Exercises

  1. Adapt each of the programs you wrote for the exercises in the previous section to use an event loop.
  2. Rewrite the program to do away with the running flag. Make sure that the program still jumps out of the event loop on the QUIT event.

Finishing touches to the template

As a final step before we start doing real things, let’s add just a little bit more so that we have a complete template for what follows. We will paint the our Surface and we will learn how to do a bit of screen flipping. First the code:

 1 #! /usr/bin/env python
 2 
 3 import pygame
 4 
 5 screen = pygame.display.set_mode((640, 400))
 6 running = 1
 7 
 8 while running:
 9     event = pygame.event.poll()
10     if event.type == pygame.QUIT:
11         running = 0
12     screen.fill((0, 0, 0))
13     pygame.display.flip()
14 

We have added just two lines of code. The first one sets a background color for the Surface. We have passed in a sequence of three values: red, green and blue. Each one can be a value between 0 and 255. Since we set all to zero, we get a black screen. You should experiment with different values for red, green and blue.

The next thing that is new is that we call pygame.display.flip. Drawing directly to the screen is usually a very bad idea. Instead, we have a invisible buffer that we draw onto. When we have finished drawing we make the buffer visible. That way we get flicker-free animations (when we get to that).

Exercises

  1. Create a window with a white background color.
  2. Create a window with a red background color.
  3. Experiment with setting different background colors. If you are not familiar with RGB values then spend a little extra time to figure out how to get colors like yellow, brown, cyan etc.
  4. Create a program that asks the user to specify the values for red, green and blue. Check that the values are in the valid range (0-255) and then use these for the background color.
  5. Create a program that upon start-up checks the time of the day and sets the brightness of the background color accordingly. Use a blue scale. If it is midnight, the screen should be black. If it is midday, the screen should be bright blue. Any other time the background should be something in between corresponding to the brightness outside.

Conclusion

So what have you learned so far? Not an awful lot, by the looks of it. But in a way you have. You have acquired some basics that you will need to understand the next tutorial, which will come soon. In the meantime, try your hands on a few of the exercises. If you complete all you can make up a few of your own.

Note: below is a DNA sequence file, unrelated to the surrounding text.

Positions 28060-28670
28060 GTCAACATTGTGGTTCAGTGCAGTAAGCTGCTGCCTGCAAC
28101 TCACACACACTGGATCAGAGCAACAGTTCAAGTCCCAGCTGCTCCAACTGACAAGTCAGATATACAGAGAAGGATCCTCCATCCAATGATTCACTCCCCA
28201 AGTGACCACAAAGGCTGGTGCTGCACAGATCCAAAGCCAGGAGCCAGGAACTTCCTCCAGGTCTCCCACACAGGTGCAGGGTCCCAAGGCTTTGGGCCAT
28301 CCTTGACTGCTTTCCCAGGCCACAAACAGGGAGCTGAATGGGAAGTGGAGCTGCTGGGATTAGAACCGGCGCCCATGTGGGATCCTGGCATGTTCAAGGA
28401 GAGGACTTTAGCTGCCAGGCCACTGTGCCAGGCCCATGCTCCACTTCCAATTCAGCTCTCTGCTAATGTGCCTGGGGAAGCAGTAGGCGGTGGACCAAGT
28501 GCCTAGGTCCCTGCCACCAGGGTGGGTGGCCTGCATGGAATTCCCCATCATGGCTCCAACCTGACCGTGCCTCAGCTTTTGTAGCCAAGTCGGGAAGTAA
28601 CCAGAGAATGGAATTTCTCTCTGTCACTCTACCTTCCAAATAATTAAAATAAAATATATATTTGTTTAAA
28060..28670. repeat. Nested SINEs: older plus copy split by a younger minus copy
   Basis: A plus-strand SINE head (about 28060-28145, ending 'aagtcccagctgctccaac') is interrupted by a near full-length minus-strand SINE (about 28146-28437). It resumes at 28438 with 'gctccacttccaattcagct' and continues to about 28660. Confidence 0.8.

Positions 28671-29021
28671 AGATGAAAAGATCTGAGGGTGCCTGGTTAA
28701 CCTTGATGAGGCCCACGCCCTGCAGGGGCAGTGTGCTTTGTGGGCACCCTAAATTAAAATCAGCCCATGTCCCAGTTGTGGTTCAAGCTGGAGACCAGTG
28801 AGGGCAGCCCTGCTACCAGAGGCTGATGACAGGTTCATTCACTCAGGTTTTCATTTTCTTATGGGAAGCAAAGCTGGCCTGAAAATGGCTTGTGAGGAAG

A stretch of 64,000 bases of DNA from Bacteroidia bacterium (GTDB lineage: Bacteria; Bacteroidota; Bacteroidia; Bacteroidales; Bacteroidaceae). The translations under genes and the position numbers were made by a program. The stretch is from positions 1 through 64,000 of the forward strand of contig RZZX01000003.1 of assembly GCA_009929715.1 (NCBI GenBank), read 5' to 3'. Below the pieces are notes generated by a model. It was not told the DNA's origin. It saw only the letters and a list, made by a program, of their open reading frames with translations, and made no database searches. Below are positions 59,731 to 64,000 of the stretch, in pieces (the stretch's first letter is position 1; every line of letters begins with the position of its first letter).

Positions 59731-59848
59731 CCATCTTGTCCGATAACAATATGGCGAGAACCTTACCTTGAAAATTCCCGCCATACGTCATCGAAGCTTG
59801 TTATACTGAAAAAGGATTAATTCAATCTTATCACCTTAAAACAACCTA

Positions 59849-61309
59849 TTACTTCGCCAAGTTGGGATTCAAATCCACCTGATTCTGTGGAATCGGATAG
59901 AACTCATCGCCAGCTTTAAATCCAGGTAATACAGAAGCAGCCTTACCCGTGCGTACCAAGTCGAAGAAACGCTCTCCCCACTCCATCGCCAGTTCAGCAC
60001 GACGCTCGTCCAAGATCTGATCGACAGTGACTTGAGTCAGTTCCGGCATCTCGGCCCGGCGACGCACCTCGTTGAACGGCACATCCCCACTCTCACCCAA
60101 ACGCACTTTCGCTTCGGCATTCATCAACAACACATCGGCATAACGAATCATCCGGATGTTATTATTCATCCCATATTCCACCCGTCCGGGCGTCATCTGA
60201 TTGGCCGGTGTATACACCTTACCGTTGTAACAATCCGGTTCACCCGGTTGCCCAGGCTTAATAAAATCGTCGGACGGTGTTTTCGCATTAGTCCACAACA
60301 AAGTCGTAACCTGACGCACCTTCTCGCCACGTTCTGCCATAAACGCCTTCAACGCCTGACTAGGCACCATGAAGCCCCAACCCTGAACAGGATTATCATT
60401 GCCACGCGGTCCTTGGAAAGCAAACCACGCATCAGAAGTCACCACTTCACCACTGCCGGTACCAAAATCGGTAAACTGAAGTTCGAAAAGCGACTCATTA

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17 Comments »

  1. Great help and a good job.

    Only I would like some help on Exercise 2 part 1

    I have got:

    import sys, pygame
    size = width, height = sys.argv[1], sys.argv[2]
    screen = pygame.display.set_mode(size)

    while 1:
    pass

    But it will not work it says

    “TypeError: an integer is required”

    I see no reason why it wont work.
    Any ideas?
    Thanks for the great turotial

    Comment by Pete — 2007.06.02 @ 15:01

  2. The problem is simply that argv is an array of strings, whereas the width and the height need to be specified as integers. Python is different from Perl in this regard, it doesn’t do automagic type conversion for you. Try:

    size = width, height = int(sys.argv[1]), int(sys.argv[2])

    And thanks for the comment about the tutorial. I’m trying to write something that will be useful for people with a little bit (but not much) of Python experience, and pretty much no graphics programming experience. Feel free to also off suggestions that could help me improve the tutorial in that direction.

    Comment by Lorenzo E. Danielsson — 2007.06.03 @ 13:10

  3. Hey im 14years old and im just starting out programming and i thank u guys for showing me how to make pixels but i just wanted to let u know that, some of this information doesnt work and i spent like 30minutes trying to figuer out what i did wrong copying it and then i realized that most other people had problems with this programming, and then i asked my brother who has pretty much mastered programming and he said though some of this is helpful it wasnt done correctly, so i just wanted to let u know that u probably should look over ur guys’s programming. TY for the info on the creating a game screen, i thank u for that. pice